About Akmal Wasim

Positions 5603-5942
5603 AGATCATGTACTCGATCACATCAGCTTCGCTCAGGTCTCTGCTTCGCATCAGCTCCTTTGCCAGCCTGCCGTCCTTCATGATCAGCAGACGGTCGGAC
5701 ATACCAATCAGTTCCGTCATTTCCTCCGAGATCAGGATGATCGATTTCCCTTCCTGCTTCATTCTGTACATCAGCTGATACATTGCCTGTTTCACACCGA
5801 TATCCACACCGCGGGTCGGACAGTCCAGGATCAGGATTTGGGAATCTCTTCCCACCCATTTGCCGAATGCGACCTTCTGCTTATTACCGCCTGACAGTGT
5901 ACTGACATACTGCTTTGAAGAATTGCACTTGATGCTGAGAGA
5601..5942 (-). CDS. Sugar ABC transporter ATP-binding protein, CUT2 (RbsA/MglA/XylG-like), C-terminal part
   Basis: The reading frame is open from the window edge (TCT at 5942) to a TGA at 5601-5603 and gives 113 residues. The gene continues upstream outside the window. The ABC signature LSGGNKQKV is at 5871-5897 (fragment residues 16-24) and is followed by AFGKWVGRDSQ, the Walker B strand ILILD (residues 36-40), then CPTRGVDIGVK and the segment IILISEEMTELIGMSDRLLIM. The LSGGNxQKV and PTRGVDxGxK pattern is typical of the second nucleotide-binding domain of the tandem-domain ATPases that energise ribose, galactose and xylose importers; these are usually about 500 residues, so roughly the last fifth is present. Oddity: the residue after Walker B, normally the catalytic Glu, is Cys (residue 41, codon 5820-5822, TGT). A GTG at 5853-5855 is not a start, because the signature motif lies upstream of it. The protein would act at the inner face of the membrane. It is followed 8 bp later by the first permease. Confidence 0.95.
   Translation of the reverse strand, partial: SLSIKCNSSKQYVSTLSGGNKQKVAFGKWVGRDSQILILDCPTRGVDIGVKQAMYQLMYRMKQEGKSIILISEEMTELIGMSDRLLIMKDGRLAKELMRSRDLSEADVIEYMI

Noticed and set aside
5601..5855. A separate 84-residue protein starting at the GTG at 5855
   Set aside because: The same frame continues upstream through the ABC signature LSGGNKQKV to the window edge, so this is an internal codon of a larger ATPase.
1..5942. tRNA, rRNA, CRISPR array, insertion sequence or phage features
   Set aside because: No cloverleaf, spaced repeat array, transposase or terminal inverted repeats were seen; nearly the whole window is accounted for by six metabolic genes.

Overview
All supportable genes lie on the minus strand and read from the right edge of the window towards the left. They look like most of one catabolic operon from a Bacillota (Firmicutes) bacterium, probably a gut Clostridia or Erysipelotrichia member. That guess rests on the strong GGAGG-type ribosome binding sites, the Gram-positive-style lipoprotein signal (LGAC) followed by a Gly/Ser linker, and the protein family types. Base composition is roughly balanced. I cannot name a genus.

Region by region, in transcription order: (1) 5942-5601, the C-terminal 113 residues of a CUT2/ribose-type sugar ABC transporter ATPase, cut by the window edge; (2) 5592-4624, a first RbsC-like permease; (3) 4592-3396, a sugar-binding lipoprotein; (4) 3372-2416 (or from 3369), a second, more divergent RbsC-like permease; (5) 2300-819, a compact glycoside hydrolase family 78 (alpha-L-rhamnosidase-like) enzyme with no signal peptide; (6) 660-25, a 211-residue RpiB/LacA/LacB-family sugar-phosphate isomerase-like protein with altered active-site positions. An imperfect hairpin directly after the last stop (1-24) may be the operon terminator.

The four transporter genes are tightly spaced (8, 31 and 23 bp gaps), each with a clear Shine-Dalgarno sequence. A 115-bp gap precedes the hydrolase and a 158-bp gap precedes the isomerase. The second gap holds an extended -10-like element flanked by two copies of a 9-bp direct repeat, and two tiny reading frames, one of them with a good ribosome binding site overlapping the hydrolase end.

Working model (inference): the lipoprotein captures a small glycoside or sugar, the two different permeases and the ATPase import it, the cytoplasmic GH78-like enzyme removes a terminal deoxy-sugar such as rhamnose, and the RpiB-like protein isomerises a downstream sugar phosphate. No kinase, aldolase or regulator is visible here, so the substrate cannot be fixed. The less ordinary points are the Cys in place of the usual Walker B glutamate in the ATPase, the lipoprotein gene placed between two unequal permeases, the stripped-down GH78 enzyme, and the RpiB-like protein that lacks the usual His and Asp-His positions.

For an introduction, just to say that I am a fourth generation lawyer. Legal Practice was established in our family in 1890. My family played a dominant role in pre-partition India, in the fields of Law and Politics. My grandfather Barrister Mohammad Wasim was the Advocate General of United Provinces in the Congress Government, till 1946, when he resigned and appeared before the Radcliffe Commission on behalf of the Muslim League. Upon partition he was appointed Advocate general of Pakistan under the 1935 Act, in force at that time in Pakistan. Later on my father, Justice Mohammad Haleem served as the Chief Justice of Pakistan from March 1981 to December 1989. He has come to be known as the architect of Public Interest Litigation in Pakistan. His contribution to Law and the judiciary is documented in Paula Newberg’s “Judging the State”, while our family history is well traced by Francis Robinson in his book “Separatism amongst the Indian Muslim of UP”, and by Halide Adib in her memoirs “Inside India”. For myself, I can say that when I entered legal practice, the social system and the politics in Pakistan was undergoing severe and grave transformation. The legal system could not remain insulated from the serious impact. This in fact came to be the primary reason for a mid career change for me from litigation to academics. Academic Experience: I joined Hamdard University as Adjunct Professor in 1997 and taught Business Law in the Institute of Management Science for one year. In 2001 I was inducted in the Faculty of Legal Studies and have been teaching at Hamdard School of Law initially as Assistant Professor, and later as Associate Professor. I have taught varied subjects to the LL.B classes. My courses include Jurisprudence & Legal Theory, U.S. Constitution, Administrative Law and the Law of Evidence. My primary areas of interest in research are Legal Theory and Comparative Constitutional Law During the period of my academic career I have worked on different spheres of social friction in Pakistan, within the framework of LAW as a composite. In April-August 2007 I attended a long distance certificate course on Legislative Drafting arranged by the International Commission on Law and Development, in collaboration with Boston University. On completion of the course, I had the opportunity to draft a bill on Prevention of Illegal Occupation of Premises and a supporting research report based on ROCCIPI formula, as a Consultant to Pakistan Institute of Parliamentary Services, under the auspices of Pakistan Legislative Support Programme. This draft bill is the first of its kind in Pakistan, steering away from the conventional methodology of legislative drafting. The bill was taken up as a pilot project by PLSP. Currently my research projects include drafting of a “the Constitution and Governance Issues facing Pakistan” My present occupation besides teaching is working as Head, Litigation & Research, Legal Aid Office, CWP, chaired by Justice (Retd.) Nasir Aslam Zahid Professional Experience: After graduating in Law from Karachi University, I took up legal practice in 1982 on enrollment as Pleader. In 1984 I was enrolled as Advocate High Court. In the same year I took up independent practice through my office Wasim & Co. All through up to 1997 I practiced law extensively in all jurisdictions at the original and the appellate stages. The same year i.e. 1997, I was enrolled as Advocate Supreme Court. During my professional career I have worked as Special Prosecutor for Customs on the criminal side; while appearing in civil briefs for banks, and corporate bodies, besides private the private clientele. In 1996 I served as Assistant Advocate General, Government of Sindh. The same year Government of Pakistan appointed me as Advisor (legal) to the Ministry of Human Rights. During my professional practice I acquired intensive knowledge in every important area of litigating in Pakistan from the commencing stage of adversarial proceedings to the apex court (the final stage of appeals). In 2000 I gave up legal practice totally and opted for legal education which is now my primary vocation. The rich experience of legal practice remains a valuable asset in my educational career.